AUGUSTA, Ga. – The COVID pandemic appears to have triggered a 44 percent increase in insomnia disorder among health care workers who were studied by Augusta University researchers.
The highest rates were surprisingly among those who spent less time in direct patient care at the medical-school affiliated health system that was studied, investigators say.
Another surprise was that about 10 percent of those surveyed said their insomnia actually got better in the early months of the pandemic.
Still another surprise was the high reported insomnia rate among the group — 44.5 percent — before the pandemic.
Dr. Vaughn McCall, chair of the Department of Psychiatry and Health Behavior at the Medical College of Georgia at Augusta University, and colleagues reported the study in the Journal of Clinical Sleep Medicine.
The results were revealed through surveys of 678 faculty physicians, nurses, advanced practice providers like nurse practitioners and physician assistants, as well as residents and fellows, at a tertiary urban hospital and its clinics.
AU reported that while McCall, an expert in insomnia, depression and suicide, expected the pandemic to affect workers’ sleep and rates of acute insomnia disorder to increase, the rate of the increase was still surprising: from 44.5 percent to 64 percent.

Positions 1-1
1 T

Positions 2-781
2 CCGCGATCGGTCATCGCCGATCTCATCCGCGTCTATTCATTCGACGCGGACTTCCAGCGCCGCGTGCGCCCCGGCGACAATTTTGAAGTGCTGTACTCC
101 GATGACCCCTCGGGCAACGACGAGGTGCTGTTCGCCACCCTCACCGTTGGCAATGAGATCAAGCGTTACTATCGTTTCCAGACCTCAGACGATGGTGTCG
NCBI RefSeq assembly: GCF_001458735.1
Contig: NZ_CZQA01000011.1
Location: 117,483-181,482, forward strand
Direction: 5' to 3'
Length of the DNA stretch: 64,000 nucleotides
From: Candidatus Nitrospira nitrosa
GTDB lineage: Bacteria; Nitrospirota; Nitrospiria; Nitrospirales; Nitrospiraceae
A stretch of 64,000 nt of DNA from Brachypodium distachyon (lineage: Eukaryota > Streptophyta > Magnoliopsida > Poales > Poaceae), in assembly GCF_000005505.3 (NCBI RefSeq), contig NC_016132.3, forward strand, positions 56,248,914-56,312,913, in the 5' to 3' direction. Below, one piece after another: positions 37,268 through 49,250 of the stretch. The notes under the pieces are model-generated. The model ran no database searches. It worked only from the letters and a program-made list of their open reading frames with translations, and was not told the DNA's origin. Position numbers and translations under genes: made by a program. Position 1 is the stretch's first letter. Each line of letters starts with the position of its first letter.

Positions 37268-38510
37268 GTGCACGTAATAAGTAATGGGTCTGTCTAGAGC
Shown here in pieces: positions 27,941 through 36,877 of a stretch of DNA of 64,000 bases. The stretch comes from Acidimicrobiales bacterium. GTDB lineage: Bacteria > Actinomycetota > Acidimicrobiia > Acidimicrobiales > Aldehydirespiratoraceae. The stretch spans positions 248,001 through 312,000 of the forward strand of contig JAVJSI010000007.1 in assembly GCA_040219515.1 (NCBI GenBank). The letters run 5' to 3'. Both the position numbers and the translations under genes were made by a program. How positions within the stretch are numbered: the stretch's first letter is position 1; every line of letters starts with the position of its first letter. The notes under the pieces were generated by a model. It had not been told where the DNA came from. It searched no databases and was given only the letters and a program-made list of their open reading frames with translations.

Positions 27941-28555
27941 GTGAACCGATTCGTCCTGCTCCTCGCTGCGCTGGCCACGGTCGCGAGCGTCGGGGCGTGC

The clear impact of insomnia on health care workers overall implies that health care leaders need to be aware of the association, both in staff on the frontline and working from home, the investigators report.
The combination of insomnia and anxiety over COVID-19 represents a potent risk for suicidal ideation, they write, and the medium number of insomnia symptoms indicates that severity was “of clinical significance” to the workers.
Previous studies have looked at the impact of COVID on more common sleep problems in health care workers, but the new study looked at more defined and potentially problematic acute insomnia disorder. “Insomnia disorder is a patient complaint of poor sleep either in quantity or quality — it can be both — with daytime consequences of their poor sleep,” McCall says. “They suffer in the daytime because of the nighttime.”
In this case, reported consequences included fatigue, malaise, reduced initiative, even gastrointestinal problems.
More than half the individuals in the survey reported at least one core symptom of depression, while at least one anxiety symptom was reported by nearly 65 percent.
Insomnia disorder affects about 10 percent of the general population, and the acute insomnia disorder reported by health care workers is generally defined as a problem that stretches for weeks, while chronic insomnia disorder lingers for months or years. Acute insomnia may progress to a chronic disorder.